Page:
Suwon old city wall
Architectural detail: An old door with armored metal sheets taken at one of the secret entrances into the city along the wall.
Alright, I’m here now in a new country, ready to explore the place out and what a better place to do this than during the golden weekend. We are now around end of September, and this is what the Korean calls their Thanksgiving and what happens is that the whole of Korea goes on holiday for a whole week. Equivalent to the lazy christmas week for the Americans and a shorter version of the French summer holidays. Offices will be closed. Everyone will either go home to visit their elders or gravitate towards the summer playground of Jeju Island. Whatever it is, I’m not about to go far on this long week, in fear of highway traffic jam, lack of return tickets on trains and flights, and overpriced hotels. Hell, I’ve not even had time to visit any place around Seoul yet. So its time to do a little research on Wikipedia and Google Maps for the best place to visit for this long weekend.
Suwon City, nothing special about it. This is the view from the top of the hill where the wall passes through.
Old city walls separate the ordinary residents from the Kings that live inside the wall. Not true of course, just cooking things up.
Map view of the walk. Train station is on the bottom left. Wall is that baloon formed by the orange line.
The old town of Suwon looks interesting. What it is, in short, a town with a core that has its ancient city walls intact. From the map it looks a lot smaller than the city walls of, say Nanjing or Xian in China, but perhaps they don’t have as crazy an enemy to protect against; who knows. Best of all, Suwon is just an hour or two out to the South of Seoul allowing travel by Metro in the morning and returning late in the evening. So the plan was hatched. I will need to plot a GPS course this trip while walking the whole circumference of the city wall, which looks achievable in a day.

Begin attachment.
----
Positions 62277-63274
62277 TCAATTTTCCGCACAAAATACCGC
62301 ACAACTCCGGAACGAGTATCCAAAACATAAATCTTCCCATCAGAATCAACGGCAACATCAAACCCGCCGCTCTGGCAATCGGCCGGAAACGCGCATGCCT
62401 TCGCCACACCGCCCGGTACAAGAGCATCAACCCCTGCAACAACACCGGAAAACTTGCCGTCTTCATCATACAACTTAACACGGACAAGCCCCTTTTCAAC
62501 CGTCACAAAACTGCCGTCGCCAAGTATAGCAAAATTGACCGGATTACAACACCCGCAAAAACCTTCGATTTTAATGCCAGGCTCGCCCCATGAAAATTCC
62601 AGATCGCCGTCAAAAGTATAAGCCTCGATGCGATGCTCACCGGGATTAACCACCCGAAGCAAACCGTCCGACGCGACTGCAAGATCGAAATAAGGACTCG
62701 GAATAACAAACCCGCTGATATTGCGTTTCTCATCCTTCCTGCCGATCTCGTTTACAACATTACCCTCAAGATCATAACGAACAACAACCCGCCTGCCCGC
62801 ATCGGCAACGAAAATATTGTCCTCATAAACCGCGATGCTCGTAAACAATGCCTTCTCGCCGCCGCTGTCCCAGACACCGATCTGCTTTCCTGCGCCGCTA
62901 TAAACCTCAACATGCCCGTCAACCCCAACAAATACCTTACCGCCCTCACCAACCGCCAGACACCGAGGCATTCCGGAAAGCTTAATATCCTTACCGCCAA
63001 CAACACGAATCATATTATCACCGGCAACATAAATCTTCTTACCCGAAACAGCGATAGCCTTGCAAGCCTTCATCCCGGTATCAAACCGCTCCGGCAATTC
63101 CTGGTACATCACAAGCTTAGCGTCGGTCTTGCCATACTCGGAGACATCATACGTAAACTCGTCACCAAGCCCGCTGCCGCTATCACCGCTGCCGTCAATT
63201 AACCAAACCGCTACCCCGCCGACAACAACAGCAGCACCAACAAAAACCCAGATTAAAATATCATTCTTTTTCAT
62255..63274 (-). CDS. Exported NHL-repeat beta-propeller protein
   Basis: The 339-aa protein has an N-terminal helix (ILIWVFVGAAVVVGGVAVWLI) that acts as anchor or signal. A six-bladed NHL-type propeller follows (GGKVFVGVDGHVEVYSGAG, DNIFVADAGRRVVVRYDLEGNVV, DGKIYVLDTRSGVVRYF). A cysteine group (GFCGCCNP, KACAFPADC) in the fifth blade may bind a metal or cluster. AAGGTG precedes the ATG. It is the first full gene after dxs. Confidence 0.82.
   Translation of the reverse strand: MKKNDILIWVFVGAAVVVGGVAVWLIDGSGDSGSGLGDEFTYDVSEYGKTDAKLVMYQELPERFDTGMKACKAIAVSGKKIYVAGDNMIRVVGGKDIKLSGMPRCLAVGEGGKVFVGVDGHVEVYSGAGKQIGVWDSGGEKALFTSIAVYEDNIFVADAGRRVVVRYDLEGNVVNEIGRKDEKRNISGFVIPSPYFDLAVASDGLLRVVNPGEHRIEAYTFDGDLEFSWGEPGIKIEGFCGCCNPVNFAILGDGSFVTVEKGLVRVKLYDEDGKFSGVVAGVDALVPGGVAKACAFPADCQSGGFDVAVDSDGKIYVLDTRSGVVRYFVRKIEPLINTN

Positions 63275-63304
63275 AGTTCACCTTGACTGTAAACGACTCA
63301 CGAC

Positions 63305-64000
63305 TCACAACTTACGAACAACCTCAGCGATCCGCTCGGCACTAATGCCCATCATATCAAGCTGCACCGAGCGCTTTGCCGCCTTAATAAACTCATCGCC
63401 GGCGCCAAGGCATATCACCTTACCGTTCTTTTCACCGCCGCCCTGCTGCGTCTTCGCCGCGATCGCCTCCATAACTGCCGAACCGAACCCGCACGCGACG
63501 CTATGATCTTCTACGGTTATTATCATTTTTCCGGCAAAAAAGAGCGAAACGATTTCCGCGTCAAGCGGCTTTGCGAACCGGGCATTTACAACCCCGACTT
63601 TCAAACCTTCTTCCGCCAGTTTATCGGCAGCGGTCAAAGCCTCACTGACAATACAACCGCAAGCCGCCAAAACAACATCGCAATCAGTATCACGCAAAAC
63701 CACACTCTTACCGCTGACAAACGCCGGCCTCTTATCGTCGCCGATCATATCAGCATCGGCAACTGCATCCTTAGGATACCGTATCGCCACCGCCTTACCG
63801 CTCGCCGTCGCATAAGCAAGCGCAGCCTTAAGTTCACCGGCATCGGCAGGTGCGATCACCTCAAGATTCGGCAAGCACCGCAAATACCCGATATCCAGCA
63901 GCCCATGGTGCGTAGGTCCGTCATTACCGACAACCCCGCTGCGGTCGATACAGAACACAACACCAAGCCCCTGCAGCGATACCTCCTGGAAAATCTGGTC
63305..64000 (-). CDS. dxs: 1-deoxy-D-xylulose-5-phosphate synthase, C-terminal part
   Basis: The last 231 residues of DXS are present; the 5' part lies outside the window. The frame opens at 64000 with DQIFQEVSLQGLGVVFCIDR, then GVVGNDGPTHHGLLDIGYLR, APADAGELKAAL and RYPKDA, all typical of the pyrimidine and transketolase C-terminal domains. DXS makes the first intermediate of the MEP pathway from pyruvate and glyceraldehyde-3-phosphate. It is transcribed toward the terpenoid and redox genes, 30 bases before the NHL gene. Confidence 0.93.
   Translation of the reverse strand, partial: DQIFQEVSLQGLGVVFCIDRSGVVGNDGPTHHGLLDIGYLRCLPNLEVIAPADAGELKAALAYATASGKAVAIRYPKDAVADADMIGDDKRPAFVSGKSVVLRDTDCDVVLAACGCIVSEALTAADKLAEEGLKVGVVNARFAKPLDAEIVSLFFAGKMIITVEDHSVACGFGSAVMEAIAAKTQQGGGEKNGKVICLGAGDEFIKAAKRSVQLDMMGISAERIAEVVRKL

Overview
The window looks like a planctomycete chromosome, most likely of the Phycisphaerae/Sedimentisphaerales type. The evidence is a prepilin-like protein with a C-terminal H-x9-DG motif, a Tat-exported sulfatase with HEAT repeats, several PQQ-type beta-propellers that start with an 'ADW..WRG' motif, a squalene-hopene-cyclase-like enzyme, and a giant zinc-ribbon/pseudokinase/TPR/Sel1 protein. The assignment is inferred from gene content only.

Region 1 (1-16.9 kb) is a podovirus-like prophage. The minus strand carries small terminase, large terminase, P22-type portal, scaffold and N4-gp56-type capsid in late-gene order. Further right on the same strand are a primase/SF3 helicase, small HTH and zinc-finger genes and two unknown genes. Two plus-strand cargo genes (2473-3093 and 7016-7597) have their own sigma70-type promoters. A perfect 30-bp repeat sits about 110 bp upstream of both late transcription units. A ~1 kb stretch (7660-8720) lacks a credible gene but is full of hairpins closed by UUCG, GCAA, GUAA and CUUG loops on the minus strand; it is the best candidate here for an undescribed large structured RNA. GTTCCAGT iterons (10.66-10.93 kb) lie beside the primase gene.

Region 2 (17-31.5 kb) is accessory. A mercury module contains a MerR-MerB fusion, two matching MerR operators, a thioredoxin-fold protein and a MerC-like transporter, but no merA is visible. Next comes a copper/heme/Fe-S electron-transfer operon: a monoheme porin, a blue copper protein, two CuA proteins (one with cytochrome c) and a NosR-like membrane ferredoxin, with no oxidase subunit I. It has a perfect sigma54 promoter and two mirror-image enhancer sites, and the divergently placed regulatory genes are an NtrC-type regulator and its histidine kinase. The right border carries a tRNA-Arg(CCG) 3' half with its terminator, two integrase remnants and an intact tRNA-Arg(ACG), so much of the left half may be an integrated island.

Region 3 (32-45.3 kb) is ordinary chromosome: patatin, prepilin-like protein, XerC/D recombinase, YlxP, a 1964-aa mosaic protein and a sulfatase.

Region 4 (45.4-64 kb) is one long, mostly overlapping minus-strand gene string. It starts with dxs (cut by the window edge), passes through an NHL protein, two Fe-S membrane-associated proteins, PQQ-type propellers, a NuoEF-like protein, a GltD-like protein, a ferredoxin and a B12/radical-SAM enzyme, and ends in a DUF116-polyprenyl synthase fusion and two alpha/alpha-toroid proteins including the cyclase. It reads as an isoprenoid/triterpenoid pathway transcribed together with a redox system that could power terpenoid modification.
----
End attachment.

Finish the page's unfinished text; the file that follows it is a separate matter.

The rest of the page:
Continue reading “Gyeonggi Province, South Korea: Suwon City Fortress”
National day in China is special. For the party member, this is the 60th such celebration and from what I’ve heard, there will be more fireworks burnt tonight than during the Beijing Olympics and the giant footsteps will make its way to Shanghai, if what I heard is correct. To me it’s quite obvious they will use more fireworks for the 1 Oct celebrations, especially when you consider it will be celebrated country-wide.
Debate aside, along with the midautumn festival, I get to have 6 days off. All of it public holidays.
Now I’ve been fixated on Henan province since early this year when I read about it. Early golden dynastic years of the Chinese empire happened here. Out of the 8 ancient capitals of China, 4 are located here. That would be Zhengzhou, Kaifeng, Luoyang and Anyang. After the first emperor set up camp in Xian, the capital quickly moved to Henan (I believe it was Luoyang, but wikipedia will tell you what it was). Of course Longmen grottoes/caves are here. So is the very commercialised Shaolin temple at Song Shan. Better still, my chinese surname, Chen, the top 5 most common chinese surname, originated here in Henan. The article I read indicated it was in Puyang. My search on the web says another town to the east of Henan which I doubt I will visit due to time constraints. More googling says that it began when Chen state was established, and so on, and the town inside Chen State is today Zhoukou, not too far from Zhengzhou and Kaifeng.
So, the masterplan is to fly into Zhengzhou and cover all 4 ancient capitals and their most important sights and cover two thirds of the cities which are the possible origin of my surname. All these in 6 days.
Continue reading “Henan Province, China: Zhengzhou, Zhoukou and Kaifeng”
Anhui Province: Up at 6am after sleeping 8 hours to worry about whether my stuff are all dry. Doesn’t help that my hostel room already starts to smell damp, not from my airing, but just a general matter of things when you don’t pay too much for a room. Considering the night before was a bed made of board with 1cm of cushion, the one last night was a lot better.
0714hrs Huangshan Youth Hostel, Anhui Province: Up for breakfast. Looks like it will be another cloudy day. Since I have been out for some days now, thought I’d indulge in a little coffee and english breakfast, which here probably means bacon and many eggs with toast. Waiting for my lazyman tour to the villages so I can take things easy today before catching the 9pm train back to Shanghai.
I have also realised I might need a larger camera bag as I cannot store my extra 105mm lens in the Thinktank Speeddemon bag. It sits right in my left pocket in my cargo shorts. Not exactly very comfortable. Maybe a lens drop in case will do next time.